MS is a funny old thing. Not funny-haha, but funny-odd. When I was diagnosed, a hundred years ago, I still worried about what I look like. Now, not so much. When I was 17, I used to wear really pretty dresses, honestly I did. I’ve never been one for pancaking my face in makeup, but I would wear eyeshadow and a bit of mascara, lipstick, just a bit, and I hope I looked okay. I wore high-heeled strappy shoes, open toe, I even wore them on country walks, (Mum and Dad, if you’re reading this, remember those horrible red platform shoes?!) Even after my diagnosis in 1981, I could stand, walk and I looked okay.
Now, clothes have lost their appeal for me. I still like to shop, but I can’t imagine myself wearing them anymore. I pick up a nice top, it looks good on the hanger, but in my mind, I’m thinking, “This isn’t smock-y enough to cover my ever-increasing belly.” I spot an attractive shirt/blouse, and immediately think, “Someone will have to button that up for me,” and worse, “Andy will have to unbutton it at night.” Patience isn’t his strong suit. I pick up a pair of colourful trousers and I’m thinking, “Are they stretchy enough?” And so it goes on. I’m sorry to say that my dress-sense these days is stretchy black trousers, a long sleeved t-shirt, because I feel the cold, and a large jumper to cover all lumps and bumps.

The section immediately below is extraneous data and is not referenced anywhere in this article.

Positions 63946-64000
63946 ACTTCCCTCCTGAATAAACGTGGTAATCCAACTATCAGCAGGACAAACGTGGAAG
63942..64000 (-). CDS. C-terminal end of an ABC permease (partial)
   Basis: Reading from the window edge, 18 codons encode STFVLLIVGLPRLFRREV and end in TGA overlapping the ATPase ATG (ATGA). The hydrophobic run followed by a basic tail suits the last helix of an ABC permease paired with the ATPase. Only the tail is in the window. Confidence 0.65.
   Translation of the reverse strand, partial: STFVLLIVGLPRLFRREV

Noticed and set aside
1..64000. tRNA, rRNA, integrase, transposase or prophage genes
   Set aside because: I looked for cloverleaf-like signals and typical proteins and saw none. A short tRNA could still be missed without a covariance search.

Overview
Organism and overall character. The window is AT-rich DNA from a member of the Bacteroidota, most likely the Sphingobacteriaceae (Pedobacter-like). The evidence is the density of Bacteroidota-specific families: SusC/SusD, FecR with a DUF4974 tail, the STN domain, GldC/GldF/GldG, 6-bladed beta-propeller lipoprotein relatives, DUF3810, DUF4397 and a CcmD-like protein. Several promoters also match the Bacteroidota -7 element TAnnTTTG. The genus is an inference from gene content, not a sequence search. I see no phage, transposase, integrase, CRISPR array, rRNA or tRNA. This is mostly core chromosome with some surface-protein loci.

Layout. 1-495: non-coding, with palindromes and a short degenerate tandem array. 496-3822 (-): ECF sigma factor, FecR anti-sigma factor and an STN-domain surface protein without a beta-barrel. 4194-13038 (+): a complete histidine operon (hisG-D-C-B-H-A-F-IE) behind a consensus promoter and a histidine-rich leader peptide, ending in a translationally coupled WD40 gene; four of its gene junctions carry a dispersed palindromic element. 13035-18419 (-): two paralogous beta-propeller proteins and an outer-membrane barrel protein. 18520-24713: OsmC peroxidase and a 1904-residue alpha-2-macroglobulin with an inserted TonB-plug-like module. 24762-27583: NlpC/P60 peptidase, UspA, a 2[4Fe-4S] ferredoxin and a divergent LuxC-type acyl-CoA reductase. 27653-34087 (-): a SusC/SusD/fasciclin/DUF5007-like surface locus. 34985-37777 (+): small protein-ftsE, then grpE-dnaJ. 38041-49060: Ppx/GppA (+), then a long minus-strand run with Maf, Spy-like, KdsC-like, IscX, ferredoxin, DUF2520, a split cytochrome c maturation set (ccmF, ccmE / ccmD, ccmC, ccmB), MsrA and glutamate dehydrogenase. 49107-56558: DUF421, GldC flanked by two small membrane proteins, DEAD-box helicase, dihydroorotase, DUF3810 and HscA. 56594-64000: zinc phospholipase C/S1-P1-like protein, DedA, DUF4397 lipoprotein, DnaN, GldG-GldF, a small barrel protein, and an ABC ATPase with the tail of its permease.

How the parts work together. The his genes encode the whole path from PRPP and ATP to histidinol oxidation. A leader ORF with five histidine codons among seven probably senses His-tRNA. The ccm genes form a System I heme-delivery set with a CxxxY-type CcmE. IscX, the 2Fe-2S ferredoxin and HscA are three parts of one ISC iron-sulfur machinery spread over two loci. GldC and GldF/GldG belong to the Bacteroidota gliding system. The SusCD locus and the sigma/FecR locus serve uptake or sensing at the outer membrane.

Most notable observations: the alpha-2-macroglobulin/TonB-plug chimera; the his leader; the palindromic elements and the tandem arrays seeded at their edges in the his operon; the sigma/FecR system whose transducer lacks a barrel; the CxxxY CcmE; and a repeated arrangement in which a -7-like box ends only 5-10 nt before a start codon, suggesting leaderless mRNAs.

If I had any advice for a newly diagnosed warrior, it would be the same as I was told when I was new to this: watch what you eat, it’s easy to eat for comfort. Watch what you drink, drowning your sorrows isn’t good for MS or your liver. Keep moving. If you can’t move your legs, move your arms. If you can’t move either, wave your hands, at least people will think that you’re friendly. And smile. There’s always someone worse off. Back to the clothes.
I would love to design my own range of outfits which would fit all of us wheelchairs users. Anything except black. As colourful as possible, but designed to accommodate all our unusual shapes and sizes. My models would be chosen from the high street, not stick thin willowy size 6s. Shoes would not be provided by the NHS, rather by young aspiring Jimmy Choo apprentices. There is definitely an opportunity young designers to seize the chance to shine and fill a gap in a niche market.